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Student debt is a growing concern for people all over the country – not just for those attending or graduating college, but also for older Americans who acquired student debt by going back to school. The burden of student debt has prevented many from getting their first mortgage and buying a home, and restricts others from getting more credit and spending ability. Because of this increasing threat to the American home buyer and owner, Fannie Mae has changed some of its underwriting conditions on conventional loans. These changes are helping those with student debt in two ways.
Help Getting a Mortgage with Student Debt
For those with student debt, getting a mortgage can be difficult due to their debt-to-income ratio (DTI). Your DTI is taken into account when applying for a mortgage in an effort to determine whether the borrower can afford the mortgage loan. Those with student debt have a much higher DTI than those without, making it less likely for them to be approved for a mortgage.
With Fannie Mae’s new underwriting guidelines as of April 2017, borrowers can now have their non-mortgage debt paid by others excluded from their DTI. This means that if someone else, like your parents, are paying for your student loan, credit cards or car loan, these debts won’t count against you in your DTI calculations.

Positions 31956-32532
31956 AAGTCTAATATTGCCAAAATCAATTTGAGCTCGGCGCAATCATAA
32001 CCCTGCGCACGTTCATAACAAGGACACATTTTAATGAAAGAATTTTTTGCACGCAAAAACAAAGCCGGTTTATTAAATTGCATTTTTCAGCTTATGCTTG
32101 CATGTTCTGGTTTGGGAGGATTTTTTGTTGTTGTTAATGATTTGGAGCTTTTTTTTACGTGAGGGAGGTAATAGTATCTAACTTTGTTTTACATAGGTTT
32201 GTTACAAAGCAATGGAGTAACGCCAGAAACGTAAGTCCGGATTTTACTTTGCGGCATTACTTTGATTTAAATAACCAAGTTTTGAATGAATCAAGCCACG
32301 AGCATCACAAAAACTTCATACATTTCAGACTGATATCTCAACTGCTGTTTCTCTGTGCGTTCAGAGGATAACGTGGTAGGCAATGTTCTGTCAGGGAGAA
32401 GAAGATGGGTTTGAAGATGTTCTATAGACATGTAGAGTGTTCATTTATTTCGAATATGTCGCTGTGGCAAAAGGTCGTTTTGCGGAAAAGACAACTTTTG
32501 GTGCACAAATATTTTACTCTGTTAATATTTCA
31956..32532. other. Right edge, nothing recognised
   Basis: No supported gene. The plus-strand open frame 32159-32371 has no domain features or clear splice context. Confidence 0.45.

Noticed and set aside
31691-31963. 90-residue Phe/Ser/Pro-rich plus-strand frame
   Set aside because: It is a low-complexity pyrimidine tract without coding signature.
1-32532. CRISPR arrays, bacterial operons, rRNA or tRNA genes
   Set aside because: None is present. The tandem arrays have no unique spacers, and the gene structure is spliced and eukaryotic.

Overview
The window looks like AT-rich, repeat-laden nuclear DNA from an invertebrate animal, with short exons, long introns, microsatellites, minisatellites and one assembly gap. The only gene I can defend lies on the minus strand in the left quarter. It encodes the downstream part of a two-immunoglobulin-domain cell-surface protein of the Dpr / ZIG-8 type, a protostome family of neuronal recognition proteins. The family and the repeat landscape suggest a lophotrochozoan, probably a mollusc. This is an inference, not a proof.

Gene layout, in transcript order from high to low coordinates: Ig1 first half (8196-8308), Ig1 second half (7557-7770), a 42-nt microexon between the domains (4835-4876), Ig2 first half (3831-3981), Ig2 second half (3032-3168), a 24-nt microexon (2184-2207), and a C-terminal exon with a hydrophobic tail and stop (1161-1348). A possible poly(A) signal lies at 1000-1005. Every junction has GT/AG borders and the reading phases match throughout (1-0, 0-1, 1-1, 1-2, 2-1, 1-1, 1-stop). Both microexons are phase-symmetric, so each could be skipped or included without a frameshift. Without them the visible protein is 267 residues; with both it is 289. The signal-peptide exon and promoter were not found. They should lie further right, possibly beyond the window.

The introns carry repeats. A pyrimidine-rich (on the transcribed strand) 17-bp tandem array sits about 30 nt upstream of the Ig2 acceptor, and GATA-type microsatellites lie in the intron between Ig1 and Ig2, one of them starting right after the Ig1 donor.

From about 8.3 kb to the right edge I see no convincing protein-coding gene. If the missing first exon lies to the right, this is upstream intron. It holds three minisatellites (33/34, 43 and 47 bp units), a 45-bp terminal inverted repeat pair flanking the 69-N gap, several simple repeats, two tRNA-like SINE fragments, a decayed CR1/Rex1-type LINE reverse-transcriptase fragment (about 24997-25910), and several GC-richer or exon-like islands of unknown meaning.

Another new program allows lenders to take into account a positive student loan payment history. This payment history shows up on your credit report, and can positively affect your credit score when it comes to applying for a mortgage.
Help for Homeowners with Student Debt
Student debt is not just a problem for young people or first time homebuyers. Many homeowners are also under the burden of paying off student debt for years to come. Last fall, Fannie Mae debuted a mortgage program that provides a way to pay down student loans with a mortgage refinance.
The program allows homeowners to refinance a home mortgage at a lower rate and cash out. With the cash, you are able to pay down your student loans, a great options for those who worry about paying off their student loan and want a lower rate. It’s similar to refinancing student loan debt to a lower rate.
A mortgage refinance rate is usually lower than a student loan rate so this option could see you coming out ahead.
How Mortgage Options, Inc. Can Help
If you are concerned about your student debt and how it affects your mortgage prospects, call Mortgage Options, Inc. today at 803-732-5787. One of our loan officers is happy to provide a free consultation to talk through your unique situation, offer advice, and find the best mortgage for you. Mortgage Options, Inc. has offices in South Carolina, North Carolina, Georgia, and Tennessee and we’re here to help!